The American Astronomical Society (AAS) is pleased to announce that the first Lancelot M. Berkeley – New York Community Trust Prize for Meritorious Work in Astronomy is being awarded to William J. Borucki and David G. Koch. Both at NASA's Ames Research Center in Moffett Field, California, Borucki and Koch (rhymes with "Bach") serve as principal investigator and deputy principal investigator, respectively, of the Kepler space mission, which — in the words of the prize committee's citation — "is discovering new exoplanets while making major advancements in the search for terrestrial planets around other stars."
The American Astronomical Society (AAS), the major organization of professional astronomers in North America, today endorsed the decadal survey recommending priorities for the most important scientific and technical activities of the next 10 years in astronomy and astrophysics. These include a balance of small, medium, and large initiatives, with ground- and space-based telescopes across the electromagnetic spectrum. The report of the Astro2010 Survey Committee, more than two years in the making, was released this morning during a briefing and webcast at the Keck Center of the National Academies in Washington, DC.
Four members of the American Astronomical Society (AAS) have been elected to the National Academy of Sciences (NAS) in recognition of their distinguished and continuing achievements in original research. The election was held on Tuesday, April 27th, during the 147th annual meeting of the Academy. Election to the Academy is considered one of the highest honors that can be accorded a scientist or engineer.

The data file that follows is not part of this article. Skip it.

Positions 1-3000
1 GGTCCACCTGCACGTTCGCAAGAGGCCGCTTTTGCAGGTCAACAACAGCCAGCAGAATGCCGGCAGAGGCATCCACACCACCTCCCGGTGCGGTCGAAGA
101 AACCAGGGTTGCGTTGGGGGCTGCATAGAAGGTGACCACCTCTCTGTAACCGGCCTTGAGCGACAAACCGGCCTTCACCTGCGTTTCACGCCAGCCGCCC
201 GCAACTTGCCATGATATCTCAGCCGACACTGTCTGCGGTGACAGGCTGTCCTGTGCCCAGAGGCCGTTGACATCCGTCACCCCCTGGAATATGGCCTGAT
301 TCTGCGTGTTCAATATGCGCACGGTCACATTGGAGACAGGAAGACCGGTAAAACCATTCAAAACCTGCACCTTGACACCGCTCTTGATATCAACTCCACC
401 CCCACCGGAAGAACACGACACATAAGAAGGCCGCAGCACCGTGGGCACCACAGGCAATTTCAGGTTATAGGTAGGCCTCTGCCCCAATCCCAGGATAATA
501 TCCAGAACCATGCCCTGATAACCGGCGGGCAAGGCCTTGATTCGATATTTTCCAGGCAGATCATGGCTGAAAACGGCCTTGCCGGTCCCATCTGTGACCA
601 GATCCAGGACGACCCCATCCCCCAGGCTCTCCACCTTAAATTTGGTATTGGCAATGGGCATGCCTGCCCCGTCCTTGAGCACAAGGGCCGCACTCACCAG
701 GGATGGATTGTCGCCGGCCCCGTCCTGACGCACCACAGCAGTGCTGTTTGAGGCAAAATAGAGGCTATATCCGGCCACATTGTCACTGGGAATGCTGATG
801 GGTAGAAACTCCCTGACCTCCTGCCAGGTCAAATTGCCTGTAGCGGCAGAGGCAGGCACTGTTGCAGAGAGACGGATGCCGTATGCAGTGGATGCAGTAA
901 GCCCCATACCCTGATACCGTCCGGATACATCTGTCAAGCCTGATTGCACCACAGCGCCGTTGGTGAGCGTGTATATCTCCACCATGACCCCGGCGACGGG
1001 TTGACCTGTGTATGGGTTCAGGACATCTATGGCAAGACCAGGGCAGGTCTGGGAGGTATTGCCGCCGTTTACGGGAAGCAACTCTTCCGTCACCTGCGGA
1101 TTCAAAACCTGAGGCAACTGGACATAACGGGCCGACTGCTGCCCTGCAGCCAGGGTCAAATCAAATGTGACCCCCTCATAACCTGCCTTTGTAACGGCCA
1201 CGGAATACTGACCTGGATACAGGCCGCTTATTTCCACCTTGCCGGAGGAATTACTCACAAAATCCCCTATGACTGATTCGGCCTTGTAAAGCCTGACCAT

Sixteen members of the American Astronomical Society (AAS) are traveling to Washington, DC, April 28-29 to meet with U.S. policy makers and express thanks and appreciation to Congress for recent appropriations in support of research and development (R&D) in science, engineering, and technology.
Complimentary registration for AAS & Division meetings (except where published Division policies differ) is available to working press.
At its winter meeting last week in Washington, DC, the American Astronomical Society honored more than a dozen distinguished astronomers for their achievements in research, instrument development, education, and writing. The latest recipients of the annual AAS awards and prizes run the gamut from college students to senior faculty members.
Eleven members of the American Astronomical Society (AAS), including its Executive Officer, Kevin B. Marvel, have been awarded the distinction of AAAS Fellow by the American Association for the Advancement of Science. Election as a Fellow is an honor bestowed upon AAAS members by their peers.